National Geographic : 2013 Jun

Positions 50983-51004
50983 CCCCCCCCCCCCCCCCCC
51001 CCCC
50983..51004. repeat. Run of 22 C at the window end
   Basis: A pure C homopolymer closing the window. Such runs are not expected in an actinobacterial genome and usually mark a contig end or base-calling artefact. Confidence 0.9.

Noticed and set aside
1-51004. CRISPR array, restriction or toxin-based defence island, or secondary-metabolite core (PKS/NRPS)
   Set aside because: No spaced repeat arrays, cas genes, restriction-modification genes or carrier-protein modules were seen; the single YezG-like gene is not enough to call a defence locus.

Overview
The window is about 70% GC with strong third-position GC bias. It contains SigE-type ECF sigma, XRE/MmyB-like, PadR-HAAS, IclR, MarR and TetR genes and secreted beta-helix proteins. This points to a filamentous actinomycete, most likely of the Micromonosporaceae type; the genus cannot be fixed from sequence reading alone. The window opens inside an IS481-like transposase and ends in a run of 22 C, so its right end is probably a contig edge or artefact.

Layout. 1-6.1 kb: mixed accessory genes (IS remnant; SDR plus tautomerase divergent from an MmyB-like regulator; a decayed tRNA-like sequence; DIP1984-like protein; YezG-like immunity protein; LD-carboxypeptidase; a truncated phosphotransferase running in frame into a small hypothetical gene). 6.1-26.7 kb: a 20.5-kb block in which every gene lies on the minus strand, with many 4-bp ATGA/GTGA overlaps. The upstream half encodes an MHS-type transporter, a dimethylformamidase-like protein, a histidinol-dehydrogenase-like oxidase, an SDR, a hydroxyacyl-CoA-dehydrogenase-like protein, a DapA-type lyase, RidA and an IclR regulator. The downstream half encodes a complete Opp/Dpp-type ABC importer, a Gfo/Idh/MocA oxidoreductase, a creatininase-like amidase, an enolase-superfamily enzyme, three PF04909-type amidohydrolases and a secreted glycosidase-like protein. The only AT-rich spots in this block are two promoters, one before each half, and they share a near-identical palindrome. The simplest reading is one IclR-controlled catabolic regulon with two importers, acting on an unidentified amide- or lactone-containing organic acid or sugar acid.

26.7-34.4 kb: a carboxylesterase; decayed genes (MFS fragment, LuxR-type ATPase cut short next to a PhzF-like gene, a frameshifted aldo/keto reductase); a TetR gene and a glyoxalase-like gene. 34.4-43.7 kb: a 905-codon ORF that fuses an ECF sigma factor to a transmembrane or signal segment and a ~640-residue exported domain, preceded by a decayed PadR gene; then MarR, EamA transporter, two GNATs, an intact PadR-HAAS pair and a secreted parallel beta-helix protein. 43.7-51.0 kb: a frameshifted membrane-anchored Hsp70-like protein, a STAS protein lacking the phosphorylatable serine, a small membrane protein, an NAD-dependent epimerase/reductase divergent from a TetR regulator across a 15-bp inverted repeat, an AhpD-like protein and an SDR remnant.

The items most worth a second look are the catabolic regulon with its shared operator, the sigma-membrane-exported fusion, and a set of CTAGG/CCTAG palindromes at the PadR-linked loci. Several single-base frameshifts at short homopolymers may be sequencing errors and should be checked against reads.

Fixing Everest 101 family, emergency phone numbers, everything.” Anker said the Kathmandu bureaucrats sat there looking at him with blank faces. “I even got out my phone and showed them how it would work,” he says. “It’s 2012. This isn’t dif- ficult. It’s just like a ski pass.” Despite all the problems on the mountain, Everest still stands alone. There will always be people who want to climb the world’s tallest peak, because there’s more to being on Everest than getting hemmed in by crowds or confront- ed by heaps of trash. The mountain is so high and so indifferent it calls upon every climber, at one time or another, to rise to his or her better self. There is also beauty on Everest. I’ll never forget the breathtaking view from our perch at Camp III, clouds roiling up the Western Cwm like a slow-motion reverse avalanche. Or the visceral relief of a cup of scalding soup at Camp IV. Or the crunch of my crampons in the crystalline labyrinth of the Khumbu Icefall just above Base Camp. I’ll treasure the memory of climbing with friends on the mountain. I com- mitted my life to them, and they committed their lives to me. Such moments are the reasons climbers keep coming back to Everest. It’s not simply about reaching the summit but about showing respect for the mountain and enjoying the journey. Now it’s up to us to restore a sense of sanity to the top of the world. j Team member Emily Harrington used an iPhone to create this stitched photo from the summit (top) and an Instagram self-portrait. Earlier she had struggled with a respiratory infection. “The entire journey was a mental battle,” she said, “a fight to keep walking.” emiLy harrington (both) Check out an interactive graphic on how people have died on everest, an instagram image gallery, and more on our digital editions.